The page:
The Pros And Cons Of Sentencing

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Sentencing Sentencing occurs after a defendant has been convicted of a crime. During the sentencing process, the court issues a punishment that involves a fine, imprisonment, capital punishment, or some other penalty. In some states, juries may be entitled to determine a sentence. However, sentencing in most states and federal courts are issued by a judge. To fully understand the sentencing phase of criminal court proceedings, it is important to examine how sentencing affects the state and federal prison systems, learn the meanings of determinate and indeterminate sentencing, and understand the impact Proposition 57 has had on sentencing in California.
How Sentencing Affects the State and Federal Prison Systems The United States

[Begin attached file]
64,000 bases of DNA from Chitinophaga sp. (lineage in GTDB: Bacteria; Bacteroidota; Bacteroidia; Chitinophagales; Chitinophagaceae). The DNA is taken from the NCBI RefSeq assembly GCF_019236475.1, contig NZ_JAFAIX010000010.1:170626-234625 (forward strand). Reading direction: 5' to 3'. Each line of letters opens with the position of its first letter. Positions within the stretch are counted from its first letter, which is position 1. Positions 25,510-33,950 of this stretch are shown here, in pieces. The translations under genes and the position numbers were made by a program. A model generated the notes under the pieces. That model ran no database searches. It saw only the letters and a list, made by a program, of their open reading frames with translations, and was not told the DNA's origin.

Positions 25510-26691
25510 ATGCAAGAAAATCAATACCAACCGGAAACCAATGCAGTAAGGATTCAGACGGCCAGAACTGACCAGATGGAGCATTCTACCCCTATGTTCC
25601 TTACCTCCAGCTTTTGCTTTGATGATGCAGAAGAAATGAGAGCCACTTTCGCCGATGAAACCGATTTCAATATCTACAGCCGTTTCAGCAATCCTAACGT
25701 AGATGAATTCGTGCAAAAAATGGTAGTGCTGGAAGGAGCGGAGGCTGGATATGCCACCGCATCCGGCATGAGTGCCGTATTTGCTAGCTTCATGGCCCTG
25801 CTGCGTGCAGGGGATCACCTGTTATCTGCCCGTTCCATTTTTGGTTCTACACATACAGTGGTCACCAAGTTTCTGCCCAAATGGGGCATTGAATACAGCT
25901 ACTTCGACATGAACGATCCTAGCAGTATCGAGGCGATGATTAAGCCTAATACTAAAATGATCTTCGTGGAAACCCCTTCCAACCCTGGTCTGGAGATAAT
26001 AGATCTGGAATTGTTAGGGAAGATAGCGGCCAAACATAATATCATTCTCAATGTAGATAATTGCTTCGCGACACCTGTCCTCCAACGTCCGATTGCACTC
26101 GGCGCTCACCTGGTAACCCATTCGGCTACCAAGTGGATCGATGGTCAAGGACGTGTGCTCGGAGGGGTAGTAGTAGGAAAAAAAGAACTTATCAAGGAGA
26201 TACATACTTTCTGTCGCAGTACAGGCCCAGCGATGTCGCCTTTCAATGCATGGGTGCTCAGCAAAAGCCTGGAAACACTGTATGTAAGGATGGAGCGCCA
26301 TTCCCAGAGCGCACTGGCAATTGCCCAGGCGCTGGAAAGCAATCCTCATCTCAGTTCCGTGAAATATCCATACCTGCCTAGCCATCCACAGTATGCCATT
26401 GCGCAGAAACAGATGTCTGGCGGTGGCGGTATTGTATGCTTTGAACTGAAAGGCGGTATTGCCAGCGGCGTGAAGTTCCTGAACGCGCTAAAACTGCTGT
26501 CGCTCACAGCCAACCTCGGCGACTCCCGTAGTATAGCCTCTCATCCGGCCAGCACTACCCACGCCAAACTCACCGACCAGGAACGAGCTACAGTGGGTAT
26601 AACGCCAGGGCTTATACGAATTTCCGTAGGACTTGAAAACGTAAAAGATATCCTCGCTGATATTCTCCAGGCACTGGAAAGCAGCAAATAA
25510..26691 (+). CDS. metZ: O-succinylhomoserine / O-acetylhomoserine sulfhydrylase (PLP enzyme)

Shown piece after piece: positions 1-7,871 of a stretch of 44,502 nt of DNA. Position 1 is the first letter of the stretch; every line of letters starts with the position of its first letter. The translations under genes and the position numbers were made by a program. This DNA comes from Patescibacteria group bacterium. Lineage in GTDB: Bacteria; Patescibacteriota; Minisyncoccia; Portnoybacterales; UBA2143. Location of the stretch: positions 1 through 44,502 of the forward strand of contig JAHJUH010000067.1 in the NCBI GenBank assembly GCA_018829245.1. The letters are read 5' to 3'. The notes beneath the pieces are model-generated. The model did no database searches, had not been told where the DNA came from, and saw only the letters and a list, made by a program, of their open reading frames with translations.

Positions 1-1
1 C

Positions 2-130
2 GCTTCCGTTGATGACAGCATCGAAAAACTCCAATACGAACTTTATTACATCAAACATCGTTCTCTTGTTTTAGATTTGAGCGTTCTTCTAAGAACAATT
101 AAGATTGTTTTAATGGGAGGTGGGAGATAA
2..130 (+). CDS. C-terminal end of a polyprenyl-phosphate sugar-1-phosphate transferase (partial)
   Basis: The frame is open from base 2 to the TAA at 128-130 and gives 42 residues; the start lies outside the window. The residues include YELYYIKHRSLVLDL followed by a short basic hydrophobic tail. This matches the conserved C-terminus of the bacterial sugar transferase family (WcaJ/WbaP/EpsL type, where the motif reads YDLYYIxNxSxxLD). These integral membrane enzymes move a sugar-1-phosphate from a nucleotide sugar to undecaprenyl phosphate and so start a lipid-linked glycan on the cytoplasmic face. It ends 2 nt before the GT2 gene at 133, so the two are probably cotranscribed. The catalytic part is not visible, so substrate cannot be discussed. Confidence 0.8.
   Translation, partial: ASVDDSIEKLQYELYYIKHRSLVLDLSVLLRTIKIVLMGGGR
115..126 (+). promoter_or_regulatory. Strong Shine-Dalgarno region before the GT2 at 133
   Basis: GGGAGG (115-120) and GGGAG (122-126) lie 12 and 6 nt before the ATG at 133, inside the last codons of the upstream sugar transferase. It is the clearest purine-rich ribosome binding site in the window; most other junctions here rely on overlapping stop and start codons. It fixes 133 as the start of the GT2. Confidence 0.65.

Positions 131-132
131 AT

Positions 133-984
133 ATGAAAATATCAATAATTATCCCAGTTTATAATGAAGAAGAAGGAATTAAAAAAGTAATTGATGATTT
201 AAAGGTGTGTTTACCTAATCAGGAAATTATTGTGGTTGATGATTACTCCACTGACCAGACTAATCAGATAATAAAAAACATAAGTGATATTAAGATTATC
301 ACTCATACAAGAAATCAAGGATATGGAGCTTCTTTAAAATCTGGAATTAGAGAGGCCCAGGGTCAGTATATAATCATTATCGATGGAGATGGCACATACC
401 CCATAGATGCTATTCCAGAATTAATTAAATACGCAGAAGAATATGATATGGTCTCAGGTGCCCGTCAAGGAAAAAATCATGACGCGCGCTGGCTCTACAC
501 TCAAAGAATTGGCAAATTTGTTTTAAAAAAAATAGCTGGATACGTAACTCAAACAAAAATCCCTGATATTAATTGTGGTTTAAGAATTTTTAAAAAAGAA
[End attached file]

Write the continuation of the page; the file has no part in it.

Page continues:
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These models are issued based on the type and seriousness of the crime committed (Seiter, 2014). Determinate sentencing means that an offender is being sentenced to a fixed amount of time in the prison system with a specific release date. In contrast, an indeterminate sentence involves an offender being sentenced to prison for a term that includes a minimum sentence without a specific maximum term. After the minimum sentence has been served, the case goes before a parole board for possible early release (Seiter,…show more content…
This model focuses on the individual needs of the offender and in doing so increases their chance of living sober once they reenter society. For example, indeterminate sentencing allows offenders who exhibit good behavior and participate in prison substance abuse programs to be paroled closer to the minimum sentencing term. This means the offender can be released from prison based on conditions set forth by the court. If the offender violates parole by committing another crime or failing to continue substance abuse treatment, they can be returned to prison. Furthermore, offering indeterminate sentencing for offenders who meet the criteria creates prison space thus helping with the ongoing problem of prison overcrowding (Seiter,
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